Following that victory at Evian, Nordqvist pointed to the influence her grandfather had on her career. His words telling her to never give up resounded in her heart as she battled to win again on tour. In 2021, it was a different force that spurred her on. Her husband Kevin McAlpine’s unwavering support buoyed her spirits as she waited to win again. McAlpine grew up 20 minutes from Carnoustie and their friends and family were onsite during the championship to cheer on their adopted daughter.
Anna and Kevin officially married in the U.S. in March but will host a pandemic-delayed celebration at a castle in Scotland next summer.
“I’m married now and I think just a lot more happy like off the course,” said Nordqvist about how her life has changed since her last win. “I have a good balance there.”
Nordqvist’s no-quit attitude earned her another trophy on Sunday and also a spot on her seventh European Solheim Cup team. Upon completion of the championship, the automatic qualifiers for the team were named. Nordqvist earned one of the four spots awarded via the Rolex Rankings. Nordqvist was ranked No. 54 at the start of the week. With her win, she leapfrogged fellow Europeans Matilda Castren, Leona Maguire and Mel Reid to earn one of the coveted spots on the team.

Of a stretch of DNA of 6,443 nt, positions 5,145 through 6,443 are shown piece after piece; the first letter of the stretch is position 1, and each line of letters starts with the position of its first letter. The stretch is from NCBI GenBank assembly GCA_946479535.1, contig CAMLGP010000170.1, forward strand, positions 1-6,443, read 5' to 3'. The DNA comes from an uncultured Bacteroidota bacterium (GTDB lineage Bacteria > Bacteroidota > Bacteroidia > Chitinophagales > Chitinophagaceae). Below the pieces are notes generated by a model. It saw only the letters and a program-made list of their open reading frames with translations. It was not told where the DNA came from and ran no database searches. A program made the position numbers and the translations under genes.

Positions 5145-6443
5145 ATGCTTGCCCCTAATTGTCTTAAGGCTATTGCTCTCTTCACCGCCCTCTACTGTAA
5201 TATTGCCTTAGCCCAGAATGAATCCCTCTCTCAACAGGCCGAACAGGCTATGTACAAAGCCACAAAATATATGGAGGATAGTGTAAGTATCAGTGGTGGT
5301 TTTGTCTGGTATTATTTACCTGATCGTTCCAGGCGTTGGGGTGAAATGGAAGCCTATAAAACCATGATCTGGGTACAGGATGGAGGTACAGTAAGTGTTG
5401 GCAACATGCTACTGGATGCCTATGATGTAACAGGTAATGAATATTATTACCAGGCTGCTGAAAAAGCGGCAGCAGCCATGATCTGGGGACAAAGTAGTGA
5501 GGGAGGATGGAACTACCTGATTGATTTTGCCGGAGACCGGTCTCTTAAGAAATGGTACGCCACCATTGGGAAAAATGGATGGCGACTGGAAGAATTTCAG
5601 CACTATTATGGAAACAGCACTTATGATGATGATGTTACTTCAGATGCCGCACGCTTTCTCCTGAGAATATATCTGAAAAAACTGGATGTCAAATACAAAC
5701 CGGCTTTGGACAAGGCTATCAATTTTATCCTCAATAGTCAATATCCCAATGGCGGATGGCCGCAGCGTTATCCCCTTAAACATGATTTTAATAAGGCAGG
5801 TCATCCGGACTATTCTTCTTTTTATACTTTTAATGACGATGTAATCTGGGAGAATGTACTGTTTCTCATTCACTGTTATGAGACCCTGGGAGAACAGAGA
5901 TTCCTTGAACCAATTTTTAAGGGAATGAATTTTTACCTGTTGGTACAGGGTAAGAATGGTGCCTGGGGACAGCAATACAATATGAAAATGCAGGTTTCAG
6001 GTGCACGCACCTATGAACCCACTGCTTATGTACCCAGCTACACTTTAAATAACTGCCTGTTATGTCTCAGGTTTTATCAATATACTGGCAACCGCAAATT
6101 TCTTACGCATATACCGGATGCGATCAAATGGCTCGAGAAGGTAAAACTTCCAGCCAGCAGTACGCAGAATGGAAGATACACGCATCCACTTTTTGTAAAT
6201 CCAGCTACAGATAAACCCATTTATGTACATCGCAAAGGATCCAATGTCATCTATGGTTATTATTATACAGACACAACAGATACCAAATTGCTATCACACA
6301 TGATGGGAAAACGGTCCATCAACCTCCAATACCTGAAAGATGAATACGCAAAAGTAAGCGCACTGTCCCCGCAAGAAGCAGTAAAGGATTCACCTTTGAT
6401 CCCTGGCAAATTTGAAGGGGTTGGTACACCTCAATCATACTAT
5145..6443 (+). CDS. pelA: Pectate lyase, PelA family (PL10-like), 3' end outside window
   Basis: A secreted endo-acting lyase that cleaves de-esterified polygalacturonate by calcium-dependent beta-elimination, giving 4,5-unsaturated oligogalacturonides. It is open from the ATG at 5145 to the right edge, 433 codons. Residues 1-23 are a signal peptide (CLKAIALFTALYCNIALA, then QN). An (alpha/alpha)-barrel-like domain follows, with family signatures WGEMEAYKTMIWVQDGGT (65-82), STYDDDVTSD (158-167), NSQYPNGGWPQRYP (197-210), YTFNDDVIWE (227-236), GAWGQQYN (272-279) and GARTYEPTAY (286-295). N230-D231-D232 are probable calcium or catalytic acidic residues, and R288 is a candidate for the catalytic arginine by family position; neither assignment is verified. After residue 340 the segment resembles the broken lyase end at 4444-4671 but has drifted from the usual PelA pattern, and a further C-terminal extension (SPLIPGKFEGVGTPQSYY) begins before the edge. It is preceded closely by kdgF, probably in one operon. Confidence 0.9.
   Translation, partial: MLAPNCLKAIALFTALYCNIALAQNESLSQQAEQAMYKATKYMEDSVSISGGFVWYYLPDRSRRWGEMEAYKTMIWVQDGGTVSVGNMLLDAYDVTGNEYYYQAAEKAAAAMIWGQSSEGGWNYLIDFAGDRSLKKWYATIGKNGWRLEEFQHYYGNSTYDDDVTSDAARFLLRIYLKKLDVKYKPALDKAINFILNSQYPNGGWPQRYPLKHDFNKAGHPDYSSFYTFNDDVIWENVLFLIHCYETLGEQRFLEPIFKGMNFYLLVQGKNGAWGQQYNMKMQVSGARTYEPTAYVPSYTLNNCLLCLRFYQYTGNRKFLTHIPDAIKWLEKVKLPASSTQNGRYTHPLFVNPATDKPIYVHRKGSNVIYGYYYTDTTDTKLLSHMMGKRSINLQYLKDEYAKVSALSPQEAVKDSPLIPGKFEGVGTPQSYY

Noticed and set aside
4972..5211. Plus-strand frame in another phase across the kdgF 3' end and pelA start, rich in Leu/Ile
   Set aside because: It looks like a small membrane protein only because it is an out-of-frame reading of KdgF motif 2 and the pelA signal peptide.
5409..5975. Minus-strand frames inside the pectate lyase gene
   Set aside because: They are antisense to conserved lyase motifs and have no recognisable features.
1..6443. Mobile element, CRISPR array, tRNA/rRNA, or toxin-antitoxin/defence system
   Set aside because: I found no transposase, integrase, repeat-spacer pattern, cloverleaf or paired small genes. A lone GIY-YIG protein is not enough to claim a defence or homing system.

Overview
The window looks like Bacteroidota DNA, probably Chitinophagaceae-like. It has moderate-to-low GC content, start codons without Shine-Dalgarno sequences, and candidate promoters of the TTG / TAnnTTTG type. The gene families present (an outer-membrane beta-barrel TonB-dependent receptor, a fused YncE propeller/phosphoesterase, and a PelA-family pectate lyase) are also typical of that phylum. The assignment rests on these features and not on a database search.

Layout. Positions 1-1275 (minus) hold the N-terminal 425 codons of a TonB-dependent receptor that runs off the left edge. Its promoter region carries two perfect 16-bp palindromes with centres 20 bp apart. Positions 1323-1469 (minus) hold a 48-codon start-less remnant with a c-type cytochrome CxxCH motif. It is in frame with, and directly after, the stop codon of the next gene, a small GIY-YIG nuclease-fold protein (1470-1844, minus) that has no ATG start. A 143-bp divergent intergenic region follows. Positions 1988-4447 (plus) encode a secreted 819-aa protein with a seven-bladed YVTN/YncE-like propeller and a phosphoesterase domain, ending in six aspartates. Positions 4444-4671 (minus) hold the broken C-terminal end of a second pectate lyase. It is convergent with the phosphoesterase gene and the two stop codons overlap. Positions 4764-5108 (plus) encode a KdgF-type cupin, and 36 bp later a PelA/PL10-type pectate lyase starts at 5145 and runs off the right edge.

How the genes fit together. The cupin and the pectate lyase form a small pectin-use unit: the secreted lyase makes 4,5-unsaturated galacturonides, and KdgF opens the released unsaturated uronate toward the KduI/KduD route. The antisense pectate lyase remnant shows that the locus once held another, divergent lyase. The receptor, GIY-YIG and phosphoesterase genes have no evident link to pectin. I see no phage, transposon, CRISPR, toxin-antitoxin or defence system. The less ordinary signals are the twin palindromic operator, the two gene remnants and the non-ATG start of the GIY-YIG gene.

Sick Jon Rahm withdraws from Fortinet Championship's Wednesday pro-am – Golf Channel
World No. 1 Jon Rahm withdrew from the Fortinet Championship’s Wednesday pro-am because of a stomach illness.
Rahm was supposed to tee off at 8:40 a.m. PST and moved his press conference to 2 p.m. But he then canceled his pre-tournament presser altogether and the Tour announced he would not appear at Silverado Resort and Spa’s North Course at all on Wednesday.
The 26-year-old Spaniard is scheduled to tee off at 7:44 a.m. local time in Round 1.
After competing this week in Napa Valley at the PGA Tour’s season opener, Rahm is expected to travel to Whistling Straights, Wisconsin, for next week’s Ryder Cup.